Here we are again in the dog days of summer. We all know how important it is at this time of year to pay extra attention to our hydration and wellness. When the days and nights are too hot and your whole body is screaming for something cold and refreshing, herbal extracts and herbal syrups are an easy, delicious way to whip up nutritive, beat-the-heat fizzy drinks at a moments notice. The base of these “functional fizzies” is the same—with just ice, lime juice, and a carbonated water of your choice, you can mix and match simple syrups, herbal extracts, and herbal syrups to get exactly the flavors and wellness boost you need. We’ve got 3 delicious fizzy drink recipes to get you started: a Strawberry Aphrodite Fizz and Gingery Hibiscus Fizz with Ultra Elder extract, and a Gingery Green Tea Fizz with ashwagandha and cinnamon extracts. Keep your favorite simple syrups, extracts, and herbal syrups on hand to make the best summer refreshers.
When the thermometer starts pushing up into the 90s, my good attitude takes a corresponding nosedive. As a Western Oregon pluviophile, I prefer my summer heat in small doses, preferably bookended by big cooling rain storms. So here we are in the annual dog days of summer when the days and nights are too hot, there do not appear to be any rainstorms on the horizon, and my whole self is on a 24/7 quest to pretty much always have something cold, hydrating, and nourishing in my hand to refresh my body and soul. Not only does this wonder-beverage need to be a delicious vehicle to support deep hydration and body and mind wellness, but it also has to be easy to whip up at a moment’s notice. Fortunately, I am married to a talented mixologist. When the weather gets hot, he makes sure to have all the ingredients on hand for easy beat-the-heat carbonated drinks that include herbal extracts and syrups for an added wellness boost.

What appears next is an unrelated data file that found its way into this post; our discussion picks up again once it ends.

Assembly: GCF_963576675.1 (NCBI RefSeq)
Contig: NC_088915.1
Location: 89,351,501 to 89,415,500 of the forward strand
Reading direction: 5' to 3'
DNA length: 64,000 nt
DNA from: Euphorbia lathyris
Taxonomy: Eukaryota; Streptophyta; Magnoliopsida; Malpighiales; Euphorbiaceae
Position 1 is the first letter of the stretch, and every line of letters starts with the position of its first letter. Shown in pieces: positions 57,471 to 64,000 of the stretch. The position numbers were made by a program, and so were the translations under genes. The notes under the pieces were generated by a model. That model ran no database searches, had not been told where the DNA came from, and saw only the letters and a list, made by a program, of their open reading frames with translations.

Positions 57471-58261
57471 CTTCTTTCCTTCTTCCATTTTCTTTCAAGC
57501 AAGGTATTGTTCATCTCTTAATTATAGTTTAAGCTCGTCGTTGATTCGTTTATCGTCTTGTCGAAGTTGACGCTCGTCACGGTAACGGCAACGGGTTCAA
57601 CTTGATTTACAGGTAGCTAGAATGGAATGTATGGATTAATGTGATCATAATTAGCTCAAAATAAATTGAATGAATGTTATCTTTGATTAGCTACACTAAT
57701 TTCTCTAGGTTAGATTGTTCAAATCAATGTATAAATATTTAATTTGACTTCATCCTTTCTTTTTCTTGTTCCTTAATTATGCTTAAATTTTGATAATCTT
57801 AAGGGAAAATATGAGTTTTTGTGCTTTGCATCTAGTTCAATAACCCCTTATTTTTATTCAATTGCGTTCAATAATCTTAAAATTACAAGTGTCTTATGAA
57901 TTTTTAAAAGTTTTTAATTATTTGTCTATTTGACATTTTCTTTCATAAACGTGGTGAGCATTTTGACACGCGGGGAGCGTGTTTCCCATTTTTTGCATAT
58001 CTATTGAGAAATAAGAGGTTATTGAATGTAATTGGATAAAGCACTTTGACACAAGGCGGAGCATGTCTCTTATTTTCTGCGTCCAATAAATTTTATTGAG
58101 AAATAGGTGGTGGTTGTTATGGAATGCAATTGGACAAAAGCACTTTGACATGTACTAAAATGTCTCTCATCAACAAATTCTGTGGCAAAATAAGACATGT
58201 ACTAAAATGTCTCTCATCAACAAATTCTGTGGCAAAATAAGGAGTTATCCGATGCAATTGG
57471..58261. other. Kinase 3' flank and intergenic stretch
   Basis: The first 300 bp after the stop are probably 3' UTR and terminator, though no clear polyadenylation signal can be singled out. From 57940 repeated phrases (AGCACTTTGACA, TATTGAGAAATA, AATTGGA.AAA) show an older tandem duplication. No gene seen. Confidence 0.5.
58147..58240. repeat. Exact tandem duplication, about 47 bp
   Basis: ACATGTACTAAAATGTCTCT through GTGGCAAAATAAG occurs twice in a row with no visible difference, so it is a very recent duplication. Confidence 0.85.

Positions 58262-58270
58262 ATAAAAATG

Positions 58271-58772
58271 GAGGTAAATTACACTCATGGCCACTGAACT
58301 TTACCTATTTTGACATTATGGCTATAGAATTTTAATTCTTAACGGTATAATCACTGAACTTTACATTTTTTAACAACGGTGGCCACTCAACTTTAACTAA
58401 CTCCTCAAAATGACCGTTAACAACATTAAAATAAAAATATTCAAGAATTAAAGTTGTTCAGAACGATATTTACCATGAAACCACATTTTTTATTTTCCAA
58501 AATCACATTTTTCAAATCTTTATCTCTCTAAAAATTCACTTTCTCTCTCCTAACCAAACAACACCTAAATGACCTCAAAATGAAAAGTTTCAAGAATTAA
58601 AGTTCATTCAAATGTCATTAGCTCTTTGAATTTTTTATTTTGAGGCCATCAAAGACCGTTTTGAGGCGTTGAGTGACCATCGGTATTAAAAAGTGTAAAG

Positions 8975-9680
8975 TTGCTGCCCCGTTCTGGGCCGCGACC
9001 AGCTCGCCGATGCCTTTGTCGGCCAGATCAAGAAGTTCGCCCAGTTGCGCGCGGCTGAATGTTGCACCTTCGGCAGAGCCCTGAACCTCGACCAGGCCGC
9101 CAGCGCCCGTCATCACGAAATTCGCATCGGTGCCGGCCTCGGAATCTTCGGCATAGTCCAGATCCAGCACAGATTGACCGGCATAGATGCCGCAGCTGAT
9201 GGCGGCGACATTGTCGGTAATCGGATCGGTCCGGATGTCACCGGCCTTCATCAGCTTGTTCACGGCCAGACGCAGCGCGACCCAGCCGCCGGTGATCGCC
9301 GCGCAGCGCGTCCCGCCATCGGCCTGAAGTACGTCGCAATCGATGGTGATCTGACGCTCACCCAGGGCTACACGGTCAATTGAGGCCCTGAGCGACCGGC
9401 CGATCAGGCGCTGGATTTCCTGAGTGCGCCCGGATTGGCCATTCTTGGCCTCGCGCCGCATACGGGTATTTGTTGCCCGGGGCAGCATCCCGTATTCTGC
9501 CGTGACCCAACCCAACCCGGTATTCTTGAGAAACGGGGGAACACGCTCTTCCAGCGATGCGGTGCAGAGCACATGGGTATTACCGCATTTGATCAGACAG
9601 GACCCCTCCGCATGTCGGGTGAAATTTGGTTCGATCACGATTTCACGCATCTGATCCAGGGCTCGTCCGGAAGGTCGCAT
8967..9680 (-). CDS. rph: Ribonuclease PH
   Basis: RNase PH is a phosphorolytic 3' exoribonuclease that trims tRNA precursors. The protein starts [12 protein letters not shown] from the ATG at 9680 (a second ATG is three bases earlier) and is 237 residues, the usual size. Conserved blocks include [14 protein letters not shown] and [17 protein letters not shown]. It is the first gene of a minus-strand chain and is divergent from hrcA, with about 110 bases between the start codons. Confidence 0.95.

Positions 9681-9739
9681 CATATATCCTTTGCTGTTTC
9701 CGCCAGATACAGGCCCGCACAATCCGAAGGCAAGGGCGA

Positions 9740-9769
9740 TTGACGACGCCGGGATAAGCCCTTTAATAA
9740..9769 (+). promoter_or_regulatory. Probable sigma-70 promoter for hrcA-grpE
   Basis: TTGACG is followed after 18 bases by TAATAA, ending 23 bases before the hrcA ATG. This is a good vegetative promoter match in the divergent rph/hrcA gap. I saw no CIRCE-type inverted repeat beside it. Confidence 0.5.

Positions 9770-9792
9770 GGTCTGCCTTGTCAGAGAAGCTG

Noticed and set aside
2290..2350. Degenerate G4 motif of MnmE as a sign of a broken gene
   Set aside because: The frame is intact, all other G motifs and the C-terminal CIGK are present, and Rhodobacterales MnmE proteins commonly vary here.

Many of us are ready for fall, but the truth remains that we are still in summer and it is hawt! With the heat and sun come sunburn, heat rash, heat exhaustion, and even heat stroke. There are things we can do to prevent these from happening and natural remedies for when they do.
Why Do We Get Sunburn?
Sunburn is an acute inflammatory response by the skin in reaction to excessive exposure to sunlight. The harmful changes that occur in the skin cells’ cytoplasm (a gel-like substance that is between the cell membrane and nucleus) and the nucleus itself are cumulative over a lifespan and can lead to an increased incidence of skin cancer. Sunburn is common in this era of popular outside summer activities and clothing styles that leave more skin exposed to the sun’s damaging UVA and UVB rays. We’ve all had that burning sensation after being in the sun too long. While limiting sun exposure is the most reliable method of preventing sunburn, we do want to be able to bask in the sun, don’t we?
Join herbalists Jiling Lin, Erika Galentin, and Camille Freeman for a lively Tea Talks Roundtable discussion on Nurturing the Herbal Practitioner.
• some of the challenges that come with running an herbal practice
• how to create a work cadence that’s realistic in the long run
• establishing clear boundaries between work and personal life
• how to run an herbal practice that feels ethically aligned, and sustains you
• how we can feel supported and connected as herbal practitioners– and continue growing and evolving as people and clinicians
• the role of the herbalist in modern life
• …and more!
In June of 2023, we embarked on a journey to meet with one of our farm partners in Wazuka, Japan. After a long and exciting travel day, we arrived in the bustling city of Osaka.
Our old friend, Masashi, welcomed us with excitement and an eagerness to share the 350-year-old tea plantation with us. We loaded into his sedan and headed for the misty hills of Wazuka. We first toured the fields where we learned about the growing, shading, inspecting, and harvesting of the fresh and vibrant green leaves. From there we got a behind-the-scenes look at how these organic tea leaves are turned into the vibrant powder we know and love. After fully experiencing the tea planation and all of the heartfelt work that went into making this fine tea powder, we were invited to take part in a traditional matcha tea ceremony.
Having worked with this farmer for over a decade, it was an honor to connect with him in a way that celebrated his culture and to recognize the people that grow and process this special tea for the world to enjoy.
Enjoy a cup of ceremonial matcha: https://mountainroseherbs.com/matcha-tea
Try matcha with a traditional whisk and spoon: https://mountainroseherbs.com/matcha-set